Advocates of eating locally grown food argue that you can save the world by buying tomatoes from a local garden, cage-free eggs from a nearby farm, and locally baked bread. The eat-local movement has been very popular in Europe for some time. Locavores – as these eaters are also called – are gaining strength in the United States. In Korea, with the sintobulli movement and now the campaign against the free-trade agreement, the eat-local movement has always had a strong following.
But can eating local really save the world? Eating local definitely helps small farmers and redirects agriculture toward a smaller and more sustainable future. It dramatically cuts the “food miles” that our fruits and vegetables travel to get to our table and thus reduces our energy use. And it restores flavor to our meals.
Every decade or so, consumers come up with a new way to use their wallets and stomachs to change the world. Vegetarians and their diet for a small planet urged Americans to eat lower down on the food chain to make more food available for the world’s hungry. Organic food proponents, riding the crest of the environmental movement, targeted the chemicals that we ingest and that have compromised the fertility of our soil and the purity of our water. More recently, in the age of globalization, fair-trade activists have pushed consumers to pay more for coffee, bananas, and a host of other foods so that the growers in Ecuador, Kenya, and elsewhere get a fair wage.
Today, the cutting edge is eating local. In the United States, for instance, farmers markets can be found in the unlikeliest places, like the parking lots of malls and the downtowns of huge cities. Community supported agriculture (CSAs) connects small farms directly to nearby consumers. Upscale restaurants feature menus of local produce. The food service company Bon Appetit, which caters to college kids and corporate cafeterias, has run a yearly Eat Local Challenge in which all the ingredients are sourced within 150 miles of their kitchens.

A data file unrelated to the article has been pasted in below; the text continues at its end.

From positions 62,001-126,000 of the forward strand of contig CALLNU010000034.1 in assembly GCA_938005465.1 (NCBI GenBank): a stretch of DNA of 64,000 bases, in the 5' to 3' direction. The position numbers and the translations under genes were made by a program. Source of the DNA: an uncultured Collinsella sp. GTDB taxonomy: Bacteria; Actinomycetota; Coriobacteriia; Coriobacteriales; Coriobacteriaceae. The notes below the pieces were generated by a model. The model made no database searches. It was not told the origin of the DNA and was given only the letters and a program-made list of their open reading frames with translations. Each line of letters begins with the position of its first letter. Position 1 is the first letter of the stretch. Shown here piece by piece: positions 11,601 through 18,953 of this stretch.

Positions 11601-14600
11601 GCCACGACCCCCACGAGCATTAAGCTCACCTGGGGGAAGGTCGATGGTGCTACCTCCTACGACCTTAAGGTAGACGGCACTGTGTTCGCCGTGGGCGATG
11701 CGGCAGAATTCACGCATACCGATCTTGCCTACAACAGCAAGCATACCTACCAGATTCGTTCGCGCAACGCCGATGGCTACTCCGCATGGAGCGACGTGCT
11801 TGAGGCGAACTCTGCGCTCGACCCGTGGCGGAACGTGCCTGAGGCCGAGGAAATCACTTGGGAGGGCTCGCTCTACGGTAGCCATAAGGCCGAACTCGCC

Eating local can make middle-class consumers feel better about their bodies, themselves, perhaps even their country.
But how does eating local help the more than 70% of the world’s poor who live in rural areas and whose livelihoods are increasingly tied to the global market? Do Koreans who buy local rice take the money out of the hands of poorer rice farmers in southeast Asia? What about Americans who avoid buying Mexican tomatoes in favor of the local variety? As the eat-local movement comes into its own, it must grapple with these larger questions of global equity or else slip into a form of epicurean isolationism.
Eating local can indeed have a positive global impact. Right now, the greatest threat to farmers around the world is heavily subsidized industrial agriculture, most of it here in the United States and Europe. Our cheap food, made all the more competitive by lopsided free trade agreements like NAFTA, drives farmers in the global south out of business. Our scientific advances to grow even more food only compound the problem. So, anything we can do on our end to undermine industrial agriculture helps us and helps the poor farmers of the world.
Eating local is not a commandment. It would be ridiculous to try to grow bananas in New York or coffee in Seoul. But agricultural trade should be fair. We in the north should pay more, not less, for the food that we import from the south, and thereby help bridge the growing economic divide between the global haves and have-nots.
And, finally, we should be modest. Lifestyles don’t change the world. We need to supplement our purchasing decisions with activism to end U.S. subsidies of corporate agriculture in the annual farm bill. We should rally against free trade agreements that drive farmers off their land, into overcrowded cities, or into exile. We must treat with great skepticism “quick fixes” like genetic engineering and cloning that promise cornucopia without addressing fundamental inequities in the distribution of food and wealth.
Eating local makes a lot of sense. It tastes great and is less polluting. But we mustn’t keep our heads down in our plates of local salad greens and lose sight of the wide world around us.
Munhwa Ilbo, January 24, 2007